"Then this Munster team comes along and wins two Heineken Cups and it gave us an alternative narrative, which was about hard work, about honour and decency. And it gave us a pride in the place, I think, and Axel was at the heart of that. He was steeped in that. He was rugby royalty, and he was the heart and soul of that (crusade)."

The Munster team belongs to the province and beyond, he acknowledges. And Foley himself grew up in Killaloe, albeit that his father Brendan, also a revered player for Shannon, Munster and Ireland, grew up in the heart of St Mary's Parish, the club's original catchment area.

"And of course Killaloe have a claim to him, all of Munster has a claim to him, he belongs to all of us. But the Munster team is very special here in Limerick. And that Munster team and their journey in Europe became almost a touchstone for Limerick people. It gave us something to hold onto at a time when we were the butt of all the jokes, when we were in the headlines for all the wrong reasons. And there was so much good about this city that we knew about, and these men seemed to embody that. And Foley in particular seemed to embody that. He was a Munchin's man, a Shannon man, a Parish man. His people are the same as mine. He represents sort of, that working-class nobility, that I found such an attractive narrative, bearing in mind what the other narrative was and that we were saddled with. People like the Foleys represented the best of us."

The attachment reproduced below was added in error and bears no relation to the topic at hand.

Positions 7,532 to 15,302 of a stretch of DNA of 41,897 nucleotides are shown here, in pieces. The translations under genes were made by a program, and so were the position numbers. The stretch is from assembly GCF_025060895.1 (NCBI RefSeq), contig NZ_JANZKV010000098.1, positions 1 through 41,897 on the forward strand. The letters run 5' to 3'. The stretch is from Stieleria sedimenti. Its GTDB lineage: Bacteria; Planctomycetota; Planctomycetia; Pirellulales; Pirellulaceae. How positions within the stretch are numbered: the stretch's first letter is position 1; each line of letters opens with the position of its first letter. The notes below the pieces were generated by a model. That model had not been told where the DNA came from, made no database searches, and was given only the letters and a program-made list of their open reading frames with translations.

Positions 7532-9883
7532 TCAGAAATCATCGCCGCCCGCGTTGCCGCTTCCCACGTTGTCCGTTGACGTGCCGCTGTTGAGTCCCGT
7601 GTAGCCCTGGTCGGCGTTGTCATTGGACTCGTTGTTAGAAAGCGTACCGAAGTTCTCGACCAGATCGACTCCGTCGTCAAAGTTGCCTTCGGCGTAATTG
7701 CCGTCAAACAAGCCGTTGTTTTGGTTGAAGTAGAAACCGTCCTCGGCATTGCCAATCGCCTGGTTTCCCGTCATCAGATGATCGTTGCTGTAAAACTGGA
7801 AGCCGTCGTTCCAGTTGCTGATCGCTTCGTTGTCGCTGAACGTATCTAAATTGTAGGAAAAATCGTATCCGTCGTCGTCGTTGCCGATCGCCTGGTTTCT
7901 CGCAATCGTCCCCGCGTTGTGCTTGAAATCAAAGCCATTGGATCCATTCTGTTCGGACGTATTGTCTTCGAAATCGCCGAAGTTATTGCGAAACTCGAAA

His influence therefore, and that of his team-mates, extended way beyond rugby. But they exerted that influence only because they had the required talent and ambition as rugby men. The game was Foley's alpha and omega. It was family and community too. It provided him with an identity, a means of expression when words were not always his ally. He was a brilliant schoolboy player and frequently returned to his alma mater long after he'd graduated to the provincial and national teams.